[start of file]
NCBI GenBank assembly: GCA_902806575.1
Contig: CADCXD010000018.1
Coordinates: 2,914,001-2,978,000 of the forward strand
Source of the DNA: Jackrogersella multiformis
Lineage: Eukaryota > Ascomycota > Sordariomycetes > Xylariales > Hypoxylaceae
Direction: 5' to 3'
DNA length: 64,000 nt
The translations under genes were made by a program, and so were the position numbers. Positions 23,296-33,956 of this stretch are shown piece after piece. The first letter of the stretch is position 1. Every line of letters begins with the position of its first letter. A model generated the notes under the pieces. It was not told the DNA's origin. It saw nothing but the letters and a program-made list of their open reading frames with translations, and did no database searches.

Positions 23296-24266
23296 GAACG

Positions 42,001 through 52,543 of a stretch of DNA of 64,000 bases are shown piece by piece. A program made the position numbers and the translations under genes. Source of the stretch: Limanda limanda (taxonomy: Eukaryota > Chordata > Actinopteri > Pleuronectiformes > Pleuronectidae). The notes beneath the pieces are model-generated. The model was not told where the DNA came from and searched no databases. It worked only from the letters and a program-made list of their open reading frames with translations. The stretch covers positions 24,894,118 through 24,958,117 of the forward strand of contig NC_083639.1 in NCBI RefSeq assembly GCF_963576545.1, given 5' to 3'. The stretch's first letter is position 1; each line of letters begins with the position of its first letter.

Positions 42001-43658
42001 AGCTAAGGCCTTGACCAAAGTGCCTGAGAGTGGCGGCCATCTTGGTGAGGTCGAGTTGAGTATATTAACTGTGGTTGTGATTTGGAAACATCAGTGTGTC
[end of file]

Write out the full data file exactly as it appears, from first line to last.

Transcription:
NCBI GenBank assembly: GCA_902806575.1
Contig: CADCXD010000018.1
Coordinates: 2,914,001-2,978,000 of the forward strand
Source of the DNA: Jackrogersella multiformis
Lineage: Eukaryota > Ascomycota > Sordariomycetes > Xylariales > Hypoxylaceae
Direction: 5' to 3'
DNA length: 64,000 nt
The translations under genes were made by a program, and so were the position numbers. Positions 23,296-33,956 of this stretch are shown piece after piece. The first letter of the stretch is position 1. Every line of letters begins with the position of its first letter. A model generated the notes under the pieces. It was not told the DNA's origin. It saw nothing but the letters and a program-made list of their open reading frames with translations, and did no database searches.

Positions 23296-24266
23296 GAACG

Positions 42,001 through 52,543 of a stretch of DNA of 64,000 bases are shown piece by piece. A program made the position numbers and the translations under genes. Source of the stretch: Limanda limanda (taxonomy: Eukaryota > Chordata > Actinopteri > Pleuronectiformes > Pleuronectidae). The notes beneath the pieces are model-generated. The model was not told where the DNA came from and searched no databases. It worked only from the letters and a program-made list of their open reading frames with translations. The stretch covers positions 24,894,118 through 24,958,117 of the forward strand of contig NC_083639.1 in NCBI RefSeq assembly GCF_963576545.1, given 5' to 3'. The stretch's first letter is position 1; each line of letters begins with the position of its first letter.

Positions 42001-43658
42001 AGCTAAGGCCTTGACCAAAGTGCCTGAGAGTGGCGGCCATCTTGGTGAGGTCGAGTTGAGTATATTAACTGTGGTTGTGATTTGGAAACATCAGTGTGTC